Directing Shakespeare Out Loud
With far less archaic language and no iambic pentameter verse to contend with these scripts make it much easier to invent Shakespeare's words like heightened everyday speech. Most of directing is just making sure everyone understands what they are saying and hearing, and why they are speaking - just like doing any play. Since his language is so rich however, and his world-view so comprehensive, I suggest additional language to encourage actors.
Color your language with thought. That actually means knowing why your character says exactly what they do - and what exactly do those words mean. That knowledge is the paint for your mental pictures. The clearer the pictures in the mind, the clearer the audience hears them.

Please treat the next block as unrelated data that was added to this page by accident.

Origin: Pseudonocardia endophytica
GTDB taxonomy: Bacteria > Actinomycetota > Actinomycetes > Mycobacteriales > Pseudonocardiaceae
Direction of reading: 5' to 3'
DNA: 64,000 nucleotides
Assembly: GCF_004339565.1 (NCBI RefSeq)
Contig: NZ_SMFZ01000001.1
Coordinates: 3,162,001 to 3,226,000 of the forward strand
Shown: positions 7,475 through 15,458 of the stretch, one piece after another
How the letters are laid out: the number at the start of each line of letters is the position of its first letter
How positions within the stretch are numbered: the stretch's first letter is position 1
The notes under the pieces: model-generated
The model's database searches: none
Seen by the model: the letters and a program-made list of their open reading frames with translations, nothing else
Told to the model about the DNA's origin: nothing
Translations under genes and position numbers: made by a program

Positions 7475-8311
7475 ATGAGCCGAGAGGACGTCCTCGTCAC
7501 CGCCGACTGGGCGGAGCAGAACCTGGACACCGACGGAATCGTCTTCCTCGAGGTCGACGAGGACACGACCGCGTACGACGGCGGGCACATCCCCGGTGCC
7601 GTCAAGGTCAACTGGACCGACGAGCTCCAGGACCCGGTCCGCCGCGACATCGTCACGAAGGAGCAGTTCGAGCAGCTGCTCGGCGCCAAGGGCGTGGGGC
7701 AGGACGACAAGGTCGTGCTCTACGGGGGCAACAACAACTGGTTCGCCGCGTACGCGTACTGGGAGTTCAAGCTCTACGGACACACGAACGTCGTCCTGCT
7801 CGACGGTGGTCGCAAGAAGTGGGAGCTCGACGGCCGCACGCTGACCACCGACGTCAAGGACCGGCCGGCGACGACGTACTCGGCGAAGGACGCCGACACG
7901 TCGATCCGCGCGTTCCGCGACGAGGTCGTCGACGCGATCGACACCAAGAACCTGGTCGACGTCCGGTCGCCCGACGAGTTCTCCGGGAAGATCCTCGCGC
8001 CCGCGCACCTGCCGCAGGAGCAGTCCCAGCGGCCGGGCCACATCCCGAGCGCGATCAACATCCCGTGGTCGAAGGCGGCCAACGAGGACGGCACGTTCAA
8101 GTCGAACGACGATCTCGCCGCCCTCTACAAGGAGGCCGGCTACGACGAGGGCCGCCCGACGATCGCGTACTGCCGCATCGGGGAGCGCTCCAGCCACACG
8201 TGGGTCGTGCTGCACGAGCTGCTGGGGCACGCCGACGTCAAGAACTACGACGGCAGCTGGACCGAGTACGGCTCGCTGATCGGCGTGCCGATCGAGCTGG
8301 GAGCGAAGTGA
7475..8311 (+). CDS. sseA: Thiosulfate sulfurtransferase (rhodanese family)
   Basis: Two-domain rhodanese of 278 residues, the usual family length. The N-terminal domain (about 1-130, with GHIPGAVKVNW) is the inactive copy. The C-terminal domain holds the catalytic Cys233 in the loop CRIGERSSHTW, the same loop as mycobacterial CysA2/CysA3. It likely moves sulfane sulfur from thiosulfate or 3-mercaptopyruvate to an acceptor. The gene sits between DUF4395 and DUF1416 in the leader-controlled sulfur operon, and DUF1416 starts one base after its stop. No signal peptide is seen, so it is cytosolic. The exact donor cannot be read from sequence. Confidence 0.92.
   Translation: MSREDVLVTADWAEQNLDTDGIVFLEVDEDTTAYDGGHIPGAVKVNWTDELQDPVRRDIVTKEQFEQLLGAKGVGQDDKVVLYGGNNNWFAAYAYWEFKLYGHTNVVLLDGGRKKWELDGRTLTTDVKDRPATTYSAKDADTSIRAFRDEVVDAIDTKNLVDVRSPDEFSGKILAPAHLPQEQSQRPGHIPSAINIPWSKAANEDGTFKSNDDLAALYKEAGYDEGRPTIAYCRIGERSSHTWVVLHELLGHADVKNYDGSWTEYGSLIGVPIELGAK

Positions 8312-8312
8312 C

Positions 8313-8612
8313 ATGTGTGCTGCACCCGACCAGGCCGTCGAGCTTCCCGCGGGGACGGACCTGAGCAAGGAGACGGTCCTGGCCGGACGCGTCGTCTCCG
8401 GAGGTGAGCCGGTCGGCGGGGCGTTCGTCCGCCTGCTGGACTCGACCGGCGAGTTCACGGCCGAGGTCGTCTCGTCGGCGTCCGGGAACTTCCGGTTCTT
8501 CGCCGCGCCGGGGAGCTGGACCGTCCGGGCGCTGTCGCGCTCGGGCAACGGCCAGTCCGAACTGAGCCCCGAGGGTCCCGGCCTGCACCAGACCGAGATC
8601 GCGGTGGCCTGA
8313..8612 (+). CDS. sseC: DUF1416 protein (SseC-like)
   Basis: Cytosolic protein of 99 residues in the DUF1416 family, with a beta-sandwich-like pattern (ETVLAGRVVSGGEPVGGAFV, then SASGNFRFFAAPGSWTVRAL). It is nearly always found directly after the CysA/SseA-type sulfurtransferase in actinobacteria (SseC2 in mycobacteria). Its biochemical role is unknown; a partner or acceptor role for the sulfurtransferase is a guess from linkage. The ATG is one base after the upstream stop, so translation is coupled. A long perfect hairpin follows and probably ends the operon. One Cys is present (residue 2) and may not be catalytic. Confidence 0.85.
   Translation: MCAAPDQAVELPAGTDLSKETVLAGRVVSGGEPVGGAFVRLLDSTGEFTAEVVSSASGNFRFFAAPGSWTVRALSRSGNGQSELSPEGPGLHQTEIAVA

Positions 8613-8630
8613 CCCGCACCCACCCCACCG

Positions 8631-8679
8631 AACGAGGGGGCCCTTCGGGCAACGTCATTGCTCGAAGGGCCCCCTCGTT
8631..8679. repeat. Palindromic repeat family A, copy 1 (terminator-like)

Fresh-mint or invent your language. We do this in everyday speech all the time. What is going to happen next, or what is going to be said next, is the very essence of drama. The predictability of rhythm destroys this. Fresh-mint your text instead, with lots of different speeds.
Antithesis, wonder, high notes, and speed. Shakespeare was addicted to antithesis; it was what made him so funny and so profound. "To be or not to bes" are everywhere in Shakespeare. Often the thoughts of Shakespeare's characters are so accurate and so surprising, the actor/character can't help but experience the emotion of wonder. The only way to vocally express this wonder often involves using the high notes in the voice. Sometimes the only way to fully experience the passion and richness of these thoughts is with great speed. So, predictable, Shakespearean chanting in a monotone just won't work; colorful, invented, antithetical thought, played with music, speed and wonder, will. These are also important tools of leadership, that need to be practiced.